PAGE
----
Many small business owners mistakenly think of their personal assets and business assets as one and the same. But protecting and growing your personal assets independently of your investment in your business is essential to ensuring your financial future.
To accomplish your goals, it helps to hire a financial advisor who can provide sound advice. Not sure where to begin? These tips should help.
Choose Someone Who Understands Small Business
“Small business owners need a financial advisor who will put the best interest of the business owner first, and has the expertise to accomplish that. He or she should be able to help with business cash flow and taking advantage of tax strategy as a business owner,” said Ted Halpern, founder of Halpern Financial Inc. in Rockville, Maryland.
Look for a financial advisor who understands your unique situation, which, for many small business owners, may include succession planning. When selecting an advisor, don’t hesitate to ask questions about their experience, including the types of clients they’ve worked with in the past.
Check Their Credentials
Start by looking for someone who has advanced designations within the field and someone who will take a fiduciary role, meaning that his or her advice is always based on the client’s best interest.
If you need a consultant, look for the CFP designation, which stands for certified financial planner. These individuals must pass a rigorous test related to personal finance, and they are committed to continuing education. Keep in mind that some professionals may have multiple designations, such as CFP and CPA (certified public accountant), for instance, which could be helpful depending on your situation.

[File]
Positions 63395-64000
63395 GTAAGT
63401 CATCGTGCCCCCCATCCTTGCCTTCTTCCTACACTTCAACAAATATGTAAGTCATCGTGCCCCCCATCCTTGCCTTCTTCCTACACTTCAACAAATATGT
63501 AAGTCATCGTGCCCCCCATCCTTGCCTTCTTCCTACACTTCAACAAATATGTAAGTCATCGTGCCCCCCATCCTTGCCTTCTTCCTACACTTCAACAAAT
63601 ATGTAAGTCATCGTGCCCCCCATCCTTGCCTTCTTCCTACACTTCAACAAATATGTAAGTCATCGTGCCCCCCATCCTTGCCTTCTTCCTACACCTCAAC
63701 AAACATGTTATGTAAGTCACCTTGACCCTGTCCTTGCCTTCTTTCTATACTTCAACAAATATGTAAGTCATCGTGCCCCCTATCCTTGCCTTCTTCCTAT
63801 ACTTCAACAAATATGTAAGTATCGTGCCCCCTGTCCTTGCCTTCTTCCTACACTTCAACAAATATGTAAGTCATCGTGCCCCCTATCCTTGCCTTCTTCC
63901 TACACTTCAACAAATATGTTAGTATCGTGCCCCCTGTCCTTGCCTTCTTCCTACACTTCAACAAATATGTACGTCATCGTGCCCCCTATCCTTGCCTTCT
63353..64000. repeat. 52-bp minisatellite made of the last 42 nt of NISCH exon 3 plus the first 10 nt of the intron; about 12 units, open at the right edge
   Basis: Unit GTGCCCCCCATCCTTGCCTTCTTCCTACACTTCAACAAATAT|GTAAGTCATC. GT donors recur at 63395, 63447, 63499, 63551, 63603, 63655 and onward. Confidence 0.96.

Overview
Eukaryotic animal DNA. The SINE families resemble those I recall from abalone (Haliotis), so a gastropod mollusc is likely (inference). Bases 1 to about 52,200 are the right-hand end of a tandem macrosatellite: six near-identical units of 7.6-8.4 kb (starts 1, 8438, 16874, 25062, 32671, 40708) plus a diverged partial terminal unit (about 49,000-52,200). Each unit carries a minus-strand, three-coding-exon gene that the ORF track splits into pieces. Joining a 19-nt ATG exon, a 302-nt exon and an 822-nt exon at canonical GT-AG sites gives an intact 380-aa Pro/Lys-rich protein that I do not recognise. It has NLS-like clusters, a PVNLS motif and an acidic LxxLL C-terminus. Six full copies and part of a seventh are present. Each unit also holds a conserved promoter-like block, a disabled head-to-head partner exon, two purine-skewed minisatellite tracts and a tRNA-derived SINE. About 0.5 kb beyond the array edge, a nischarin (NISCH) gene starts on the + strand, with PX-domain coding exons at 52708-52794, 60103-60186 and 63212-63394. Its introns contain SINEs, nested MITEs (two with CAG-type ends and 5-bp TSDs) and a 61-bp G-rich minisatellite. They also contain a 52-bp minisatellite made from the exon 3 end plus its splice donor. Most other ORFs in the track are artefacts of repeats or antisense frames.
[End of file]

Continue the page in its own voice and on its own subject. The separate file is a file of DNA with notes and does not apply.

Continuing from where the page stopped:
Remember that it’s up to you to ask the tough questions about their qualifications. If you’re not sure where to begin, check the National Association of Personal Financial Planners website or the Garrett Planning Network. The latter includes a downloadable financial advisor interview questionnaire.
Find Out How They Get Paid
While choosing a fee-only advisor is probably the safest bet, keep in mind that in addition to charging a fee for their services, some fee-based advisors may also charge a commission for selling certain financial products. A commission is not necessarily a bad thing, but realize that individuals who work on commission may be financially incentivized to sell a particular product, which may not meet your needs.
“Understand how they are compensated,” said Dana Anspach, founder and CEO of Scottsdale, Arizona-based Sensible Money, LLC. “Does this person only make money when they invest in something, or are they paid a fee or hourly rate?”
Certified financial planners who are members of the National Association of Personal Financial Planners (NAPFA) are fee-only advisors and cannot sell commission products. “I think this is very important if you want someone in that consultant role,” Anspach added. “It’s not important if you’re just looking for a transaction, like setting up a SIMPLE IRA plan.”